This new blockchain tech combines speed and security to deliver your financial transactions at breakneck speed.
If you’re a longtime evangelical for Bitcoin or looking for new ways to dabble in the digital economy, hold onto your hats – things are about to move a whole lot quicker.
Researchers at University of Sydney have developed a blockchain program that can process digital financial transactions at speeds more than 10 times faster compared to current systems.
Blockchains – the tech that powers cryptocurrencies – are creating new avenues of growth for the digital economy. Alongside security, speed is paramount to giving the tech an edge over traditional transaction methods.
Like the snake it’s named after, the Red Belly Blockchain is an Aussie native that’s also lightning fast, with the ability to process 660,000 transactions per second on 300 machines in a single data centre.
For comparison, VISA’s network peaks at approximately 65,000 transactions per second, while the Bitcoin network can only accommodate around seven transactions per second.
According to Dr Vincent Gramoli, head of the university’s Concurrent Systems Research Group, the Red Belly Blockchain achieves its speedy performance through the use of unique indexes for blocks; it removes the possibility of ‘forks’, where blocks created at around the same time cause the network to branch off, rather than remaining as a single long chain.
“If you have multiple blocks with the same index, it is not really a chain in the sense that you have a unique block per index. What we have tried to do is ensure that there is a unique block per index so that we can maintain this chain properly,” he said.
Gramoli explained that this approach has advantages for performance. Because each block has a unique index, the program does not have to wait to hear about blocks with a duplicate index, and can create new blocks straight away.
Unique indexing also removes avenues for slippery dealing. For instance, the Red Belly Blockchain is resistant to ‘double spending’ attacks, where the same currency is used twice for different purchases.
“Essentially double spending is based on the fact that you can have conflicting transactions at multiple index blocks located at the same index of the blockchain,” Gramoli said.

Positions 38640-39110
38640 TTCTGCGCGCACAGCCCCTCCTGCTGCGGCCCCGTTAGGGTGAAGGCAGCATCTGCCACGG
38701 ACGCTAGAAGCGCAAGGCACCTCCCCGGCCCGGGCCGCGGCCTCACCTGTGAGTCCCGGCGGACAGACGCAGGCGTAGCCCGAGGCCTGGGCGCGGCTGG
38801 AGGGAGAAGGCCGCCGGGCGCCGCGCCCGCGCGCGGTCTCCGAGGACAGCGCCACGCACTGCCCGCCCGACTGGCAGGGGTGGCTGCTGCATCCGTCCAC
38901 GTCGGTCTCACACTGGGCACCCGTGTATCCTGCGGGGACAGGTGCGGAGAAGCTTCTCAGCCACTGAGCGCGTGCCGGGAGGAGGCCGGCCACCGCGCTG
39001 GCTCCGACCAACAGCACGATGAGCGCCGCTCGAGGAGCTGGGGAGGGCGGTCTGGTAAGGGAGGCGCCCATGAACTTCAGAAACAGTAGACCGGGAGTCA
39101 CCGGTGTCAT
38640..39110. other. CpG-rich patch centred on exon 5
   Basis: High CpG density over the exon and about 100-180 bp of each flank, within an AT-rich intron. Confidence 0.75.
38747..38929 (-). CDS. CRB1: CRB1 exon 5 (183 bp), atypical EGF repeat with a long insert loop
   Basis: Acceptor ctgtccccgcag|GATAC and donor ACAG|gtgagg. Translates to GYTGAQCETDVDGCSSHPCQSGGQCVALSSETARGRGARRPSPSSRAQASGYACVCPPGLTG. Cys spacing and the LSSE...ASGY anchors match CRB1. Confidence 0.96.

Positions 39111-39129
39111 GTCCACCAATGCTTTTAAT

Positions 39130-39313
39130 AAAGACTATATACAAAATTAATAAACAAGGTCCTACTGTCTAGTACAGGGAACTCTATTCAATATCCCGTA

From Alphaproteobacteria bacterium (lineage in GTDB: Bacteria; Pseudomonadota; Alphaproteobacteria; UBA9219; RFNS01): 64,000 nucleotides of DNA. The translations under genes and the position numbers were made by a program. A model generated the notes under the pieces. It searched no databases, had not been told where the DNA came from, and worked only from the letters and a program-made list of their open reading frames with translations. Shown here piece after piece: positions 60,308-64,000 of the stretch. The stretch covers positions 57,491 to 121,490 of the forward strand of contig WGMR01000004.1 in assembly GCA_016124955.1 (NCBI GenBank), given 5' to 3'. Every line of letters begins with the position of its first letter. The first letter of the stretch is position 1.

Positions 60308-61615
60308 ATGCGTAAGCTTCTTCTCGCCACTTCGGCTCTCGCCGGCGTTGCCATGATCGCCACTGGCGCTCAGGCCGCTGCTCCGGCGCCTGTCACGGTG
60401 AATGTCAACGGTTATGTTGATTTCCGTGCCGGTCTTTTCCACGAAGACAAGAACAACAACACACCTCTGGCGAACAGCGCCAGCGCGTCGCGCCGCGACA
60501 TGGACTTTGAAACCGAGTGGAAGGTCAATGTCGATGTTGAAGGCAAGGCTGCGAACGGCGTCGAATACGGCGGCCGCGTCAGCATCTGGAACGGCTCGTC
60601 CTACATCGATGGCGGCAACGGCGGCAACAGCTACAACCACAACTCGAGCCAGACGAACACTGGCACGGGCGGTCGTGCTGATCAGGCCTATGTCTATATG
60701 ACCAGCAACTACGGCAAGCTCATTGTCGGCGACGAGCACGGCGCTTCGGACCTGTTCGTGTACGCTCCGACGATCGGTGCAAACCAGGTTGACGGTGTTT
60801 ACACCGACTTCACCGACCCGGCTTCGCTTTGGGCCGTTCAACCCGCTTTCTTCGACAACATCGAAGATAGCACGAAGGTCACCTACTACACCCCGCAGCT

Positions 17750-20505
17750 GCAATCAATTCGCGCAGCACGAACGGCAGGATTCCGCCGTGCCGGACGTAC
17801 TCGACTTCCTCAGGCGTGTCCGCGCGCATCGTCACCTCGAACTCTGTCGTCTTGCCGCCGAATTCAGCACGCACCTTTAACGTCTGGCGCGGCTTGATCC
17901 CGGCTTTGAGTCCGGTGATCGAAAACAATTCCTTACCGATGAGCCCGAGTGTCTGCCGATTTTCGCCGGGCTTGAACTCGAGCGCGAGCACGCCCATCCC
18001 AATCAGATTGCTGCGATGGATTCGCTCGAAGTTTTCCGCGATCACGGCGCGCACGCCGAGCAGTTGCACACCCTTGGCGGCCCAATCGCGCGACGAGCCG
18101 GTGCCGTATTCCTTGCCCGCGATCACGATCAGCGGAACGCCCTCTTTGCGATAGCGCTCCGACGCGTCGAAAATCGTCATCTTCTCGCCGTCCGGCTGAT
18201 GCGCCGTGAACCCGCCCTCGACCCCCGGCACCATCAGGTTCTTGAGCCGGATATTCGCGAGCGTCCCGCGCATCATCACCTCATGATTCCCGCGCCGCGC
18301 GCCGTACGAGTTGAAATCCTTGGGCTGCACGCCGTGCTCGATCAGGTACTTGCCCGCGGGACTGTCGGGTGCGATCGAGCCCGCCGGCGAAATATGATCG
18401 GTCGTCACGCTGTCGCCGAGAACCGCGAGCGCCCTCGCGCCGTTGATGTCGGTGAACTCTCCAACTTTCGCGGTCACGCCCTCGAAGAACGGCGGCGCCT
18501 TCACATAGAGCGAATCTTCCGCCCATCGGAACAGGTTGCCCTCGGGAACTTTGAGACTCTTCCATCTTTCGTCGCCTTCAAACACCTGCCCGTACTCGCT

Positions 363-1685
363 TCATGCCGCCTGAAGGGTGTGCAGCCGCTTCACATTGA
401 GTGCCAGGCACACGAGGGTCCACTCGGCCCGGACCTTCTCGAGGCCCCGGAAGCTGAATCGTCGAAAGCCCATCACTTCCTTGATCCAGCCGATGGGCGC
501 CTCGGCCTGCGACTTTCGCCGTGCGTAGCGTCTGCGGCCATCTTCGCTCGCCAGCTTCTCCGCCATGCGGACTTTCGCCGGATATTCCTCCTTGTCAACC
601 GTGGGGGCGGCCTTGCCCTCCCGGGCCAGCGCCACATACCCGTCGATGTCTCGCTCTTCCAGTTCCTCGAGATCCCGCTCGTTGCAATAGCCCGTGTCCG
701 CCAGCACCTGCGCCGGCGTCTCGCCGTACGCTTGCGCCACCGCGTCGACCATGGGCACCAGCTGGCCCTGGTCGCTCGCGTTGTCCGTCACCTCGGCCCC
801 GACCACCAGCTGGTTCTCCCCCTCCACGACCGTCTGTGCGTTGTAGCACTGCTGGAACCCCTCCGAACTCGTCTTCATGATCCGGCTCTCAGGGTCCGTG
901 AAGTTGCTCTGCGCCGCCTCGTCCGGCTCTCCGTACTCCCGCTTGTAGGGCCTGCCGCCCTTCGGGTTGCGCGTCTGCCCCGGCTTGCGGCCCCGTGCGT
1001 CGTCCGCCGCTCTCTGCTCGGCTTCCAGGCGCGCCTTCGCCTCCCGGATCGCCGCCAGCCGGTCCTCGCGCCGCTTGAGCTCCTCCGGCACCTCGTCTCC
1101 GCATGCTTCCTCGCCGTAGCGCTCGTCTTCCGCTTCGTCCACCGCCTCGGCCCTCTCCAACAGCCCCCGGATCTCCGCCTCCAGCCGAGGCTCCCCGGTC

“Because we don’t have forks, we can’t have multiple blocks at the same index of the chain. So we won’t have conflicting transactions in the blocks because there are no multiple blocks.”
Similar but different
The main challenge in developing the Red Belly Blockchain was redefining the 30-year-old Byzantine Consensus Problem. The team could not find a secure solution to this problem in the context of a blockchain, so they came up with an alternative problem, which they dubbed ‘blockchain consensus’.
“The original Byzantine Consensus Problem and its solutions were not designed to scale; they were designed to just run on a few nodes in a local area network,” Gramoli said.
“So the big challenge was to change the problem and come up with a solution that would scale to a large number of nodes. Because we solved a different problem, our solution can really scale well.”
The Red Belly Blockchain model differs from traditional blockchain technologies, which use a ‘proof of work’ model to solve a computing-intensive crypto-puzzle. The crypto-puzzle is a security feature that prevents users from impersonating multiple identities easily. Because solving this puzzle is a computing-intensive process, computers used for traditional blockchain technologies use a lot of power.
Gramoli explained that because Red Belly Blockchain functions differently, it is more power efficient.
“In our case, we don’t need proof of work, so we don’t have to solve any crypto-puzzle. Essentially running our blockchain is comparable to running a web service. It has nothing to do with running Bitcoin for example,” he said.
VISA uses yet another model, which centralises services in a few geographic centres. In contrast, the Red Belly Blockchain model allows machines to run services in any country.
The people’s blockchain
Gramoli and his team have just recently made the Red Belly Blockchain available for use by individual members of the public. They will now focus on further testing and challenge information security students to identify vulnerabilities.
They will also implement additional features, including incentives to attract public companies to participate in providing the Red Belly Blockchain as a service for processing digital transactions.
To try out the Red Belly Blockchain program for yourself, click on the ‘code and gitlab’ link at the bottom of the research team’s webpage here.